30 percent of people under the age of 65 have a abiding health condition. Despite this prevalence, people with abiding illnesses or disabilities often face discrimination. Over a third of disabled people have accomplished abrogating bias in their accepted job. The unemployment rate is twice as high for people with disabilities, compared to the accepted population, even though companies which are across-the-board of people with disabilities are more financially successful. People with disabilities earn decidedly less than non-disabled people with the same apprenticeship level. While there is a dearth of data specific to the tech industry (major tech companies gave evasive, off-the-record answers when asked by a disabled anchorman why they don’t accommodate affliction in their assortment reports), there are plenty of first-hand accounts of exclusion and bias.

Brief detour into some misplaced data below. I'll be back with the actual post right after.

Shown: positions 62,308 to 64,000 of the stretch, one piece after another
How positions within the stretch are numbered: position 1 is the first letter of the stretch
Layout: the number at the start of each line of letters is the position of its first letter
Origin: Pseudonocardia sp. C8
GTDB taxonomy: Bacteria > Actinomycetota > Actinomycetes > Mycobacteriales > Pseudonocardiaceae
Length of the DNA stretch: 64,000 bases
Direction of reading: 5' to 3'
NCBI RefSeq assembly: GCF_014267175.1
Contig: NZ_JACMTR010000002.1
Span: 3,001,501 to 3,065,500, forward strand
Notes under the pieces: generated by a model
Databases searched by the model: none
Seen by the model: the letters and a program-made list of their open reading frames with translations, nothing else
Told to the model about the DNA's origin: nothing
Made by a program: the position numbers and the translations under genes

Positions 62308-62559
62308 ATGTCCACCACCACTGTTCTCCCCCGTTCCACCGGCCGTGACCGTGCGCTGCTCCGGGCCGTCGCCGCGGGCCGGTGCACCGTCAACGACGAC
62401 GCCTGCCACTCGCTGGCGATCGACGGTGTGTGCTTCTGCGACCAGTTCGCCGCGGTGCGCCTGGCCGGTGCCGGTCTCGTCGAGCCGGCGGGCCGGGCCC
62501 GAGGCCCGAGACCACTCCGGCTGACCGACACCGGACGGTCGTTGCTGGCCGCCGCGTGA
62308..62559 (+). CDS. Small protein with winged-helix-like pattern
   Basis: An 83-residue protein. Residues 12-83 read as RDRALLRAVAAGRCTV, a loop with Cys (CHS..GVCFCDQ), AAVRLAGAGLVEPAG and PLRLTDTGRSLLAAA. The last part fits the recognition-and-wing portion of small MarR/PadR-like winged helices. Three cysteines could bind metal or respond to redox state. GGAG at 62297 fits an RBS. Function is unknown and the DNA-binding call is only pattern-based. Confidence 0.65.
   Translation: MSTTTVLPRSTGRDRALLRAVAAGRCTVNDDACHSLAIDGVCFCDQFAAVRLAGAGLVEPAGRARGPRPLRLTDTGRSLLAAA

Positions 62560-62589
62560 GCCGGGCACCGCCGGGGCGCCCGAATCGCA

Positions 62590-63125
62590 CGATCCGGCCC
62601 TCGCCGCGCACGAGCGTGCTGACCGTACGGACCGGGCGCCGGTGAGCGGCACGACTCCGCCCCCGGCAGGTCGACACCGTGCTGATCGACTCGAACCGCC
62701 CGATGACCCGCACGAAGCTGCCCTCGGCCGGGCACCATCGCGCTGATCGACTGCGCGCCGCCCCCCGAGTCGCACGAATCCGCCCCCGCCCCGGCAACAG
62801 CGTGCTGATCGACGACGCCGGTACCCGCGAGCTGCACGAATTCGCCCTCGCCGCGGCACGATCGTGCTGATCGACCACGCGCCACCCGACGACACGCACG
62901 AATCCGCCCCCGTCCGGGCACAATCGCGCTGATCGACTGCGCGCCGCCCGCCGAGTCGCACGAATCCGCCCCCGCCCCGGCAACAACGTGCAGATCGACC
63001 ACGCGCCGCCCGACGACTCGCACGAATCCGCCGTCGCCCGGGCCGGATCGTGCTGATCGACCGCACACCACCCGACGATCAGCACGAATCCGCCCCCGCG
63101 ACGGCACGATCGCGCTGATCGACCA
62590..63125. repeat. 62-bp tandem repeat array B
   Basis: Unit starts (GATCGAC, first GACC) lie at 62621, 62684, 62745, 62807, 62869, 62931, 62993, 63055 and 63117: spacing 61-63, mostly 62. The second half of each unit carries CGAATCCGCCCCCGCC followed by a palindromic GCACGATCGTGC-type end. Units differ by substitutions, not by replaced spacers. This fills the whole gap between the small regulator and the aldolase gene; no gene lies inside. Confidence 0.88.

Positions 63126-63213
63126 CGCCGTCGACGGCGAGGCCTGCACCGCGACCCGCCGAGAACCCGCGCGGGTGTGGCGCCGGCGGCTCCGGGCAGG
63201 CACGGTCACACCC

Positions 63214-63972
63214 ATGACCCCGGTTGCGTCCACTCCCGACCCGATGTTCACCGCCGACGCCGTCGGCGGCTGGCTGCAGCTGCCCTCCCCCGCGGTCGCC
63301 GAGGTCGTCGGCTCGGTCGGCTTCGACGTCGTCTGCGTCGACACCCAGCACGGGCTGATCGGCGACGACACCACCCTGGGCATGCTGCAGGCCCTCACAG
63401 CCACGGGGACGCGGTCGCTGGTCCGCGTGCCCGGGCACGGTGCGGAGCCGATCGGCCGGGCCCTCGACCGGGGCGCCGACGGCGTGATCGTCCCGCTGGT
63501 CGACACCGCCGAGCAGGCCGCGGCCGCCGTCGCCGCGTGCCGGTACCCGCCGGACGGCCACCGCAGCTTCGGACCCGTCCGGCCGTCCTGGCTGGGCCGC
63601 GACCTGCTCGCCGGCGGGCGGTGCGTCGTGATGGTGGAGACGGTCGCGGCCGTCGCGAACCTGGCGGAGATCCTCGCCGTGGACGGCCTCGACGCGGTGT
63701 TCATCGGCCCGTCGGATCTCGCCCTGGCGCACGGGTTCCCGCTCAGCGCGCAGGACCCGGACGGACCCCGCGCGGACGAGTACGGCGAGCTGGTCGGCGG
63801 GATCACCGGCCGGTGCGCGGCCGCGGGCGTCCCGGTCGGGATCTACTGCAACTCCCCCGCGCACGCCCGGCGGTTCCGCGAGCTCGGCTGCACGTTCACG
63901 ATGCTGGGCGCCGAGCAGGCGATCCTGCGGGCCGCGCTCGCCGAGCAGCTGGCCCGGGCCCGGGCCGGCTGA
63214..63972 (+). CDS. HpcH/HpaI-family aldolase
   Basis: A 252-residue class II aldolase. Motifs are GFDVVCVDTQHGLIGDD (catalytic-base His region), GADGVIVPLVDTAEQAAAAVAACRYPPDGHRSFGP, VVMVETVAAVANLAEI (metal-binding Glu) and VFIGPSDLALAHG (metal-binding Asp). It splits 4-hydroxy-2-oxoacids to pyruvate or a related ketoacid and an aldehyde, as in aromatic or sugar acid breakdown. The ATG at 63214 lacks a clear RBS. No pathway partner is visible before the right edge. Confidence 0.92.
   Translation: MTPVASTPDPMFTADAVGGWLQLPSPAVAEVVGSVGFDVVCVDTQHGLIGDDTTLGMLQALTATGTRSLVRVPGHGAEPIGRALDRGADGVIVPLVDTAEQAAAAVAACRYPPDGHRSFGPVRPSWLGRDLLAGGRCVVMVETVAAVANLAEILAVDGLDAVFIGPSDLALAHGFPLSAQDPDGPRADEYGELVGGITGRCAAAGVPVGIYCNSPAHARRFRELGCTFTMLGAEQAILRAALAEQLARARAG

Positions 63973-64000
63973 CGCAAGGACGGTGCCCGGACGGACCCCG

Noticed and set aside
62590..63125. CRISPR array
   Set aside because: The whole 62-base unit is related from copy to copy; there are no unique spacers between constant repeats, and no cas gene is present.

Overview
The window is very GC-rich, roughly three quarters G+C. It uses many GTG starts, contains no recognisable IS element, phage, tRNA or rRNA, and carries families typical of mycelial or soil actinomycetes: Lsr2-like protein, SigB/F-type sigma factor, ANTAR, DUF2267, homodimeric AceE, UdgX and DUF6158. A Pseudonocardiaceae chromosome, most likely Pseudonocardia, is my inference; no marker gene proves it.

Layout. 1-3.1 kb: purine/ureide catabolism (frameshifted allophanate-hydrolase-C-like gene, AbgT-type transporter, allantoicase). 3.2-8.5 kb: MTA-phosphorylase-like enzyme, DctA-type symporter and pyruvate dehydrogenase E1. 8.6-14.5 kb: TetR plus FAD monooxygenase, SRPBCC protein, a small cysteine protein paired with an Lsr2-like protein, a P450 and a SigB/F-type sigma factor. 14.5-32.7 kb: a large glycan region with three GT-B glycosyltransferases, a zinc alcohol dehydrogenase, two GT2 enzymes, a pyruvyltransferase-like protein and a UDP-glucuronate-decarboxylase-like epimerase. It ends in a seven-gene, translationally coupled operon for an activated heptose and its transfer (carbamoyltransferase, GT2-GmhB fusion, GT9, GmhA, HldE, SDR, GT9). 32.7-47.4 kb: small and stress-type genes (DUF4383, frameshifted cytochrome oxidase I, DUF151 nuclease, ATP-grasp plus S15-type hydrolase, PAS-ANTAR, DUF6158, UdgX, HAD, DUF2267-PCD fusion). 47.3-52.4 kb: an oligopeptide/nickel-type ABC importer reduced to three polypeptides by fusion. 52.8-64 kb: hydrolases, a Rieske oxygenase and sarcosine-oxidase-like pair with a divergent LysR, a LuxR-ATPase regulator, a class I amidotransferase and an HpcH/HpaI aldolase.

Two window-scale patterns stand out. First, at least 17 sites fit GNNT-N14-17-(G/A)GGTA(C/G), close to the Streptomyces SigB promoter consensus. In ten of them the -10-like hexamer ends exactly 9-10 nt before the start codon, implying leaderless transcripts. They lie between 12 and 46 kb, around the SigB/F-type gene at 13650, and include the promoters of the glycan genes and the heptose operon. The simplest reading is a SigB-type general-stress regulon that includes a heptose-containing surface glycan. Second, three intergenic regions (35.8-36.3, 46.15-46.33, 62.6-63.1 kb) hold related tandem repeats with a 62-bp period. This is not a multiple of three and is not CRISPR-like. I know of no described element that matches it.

Because I occasionally tweet about my health struggles, (which accommodate two brain surgeries, a life-threatening brain infection, and two ICU stays), a number of people in the tech industry have contacted me to abreast share about their own adventures with affliction or illness. Many of them say that they fear bigotry within the tech industry if they were to speak about about their health. Will people think that I’m less capable? Will my administrator be less likely to give me important and high impact assignments? Will this change the lens through which people view my achievements or productivity? Sadly, these fears can be well-founded.

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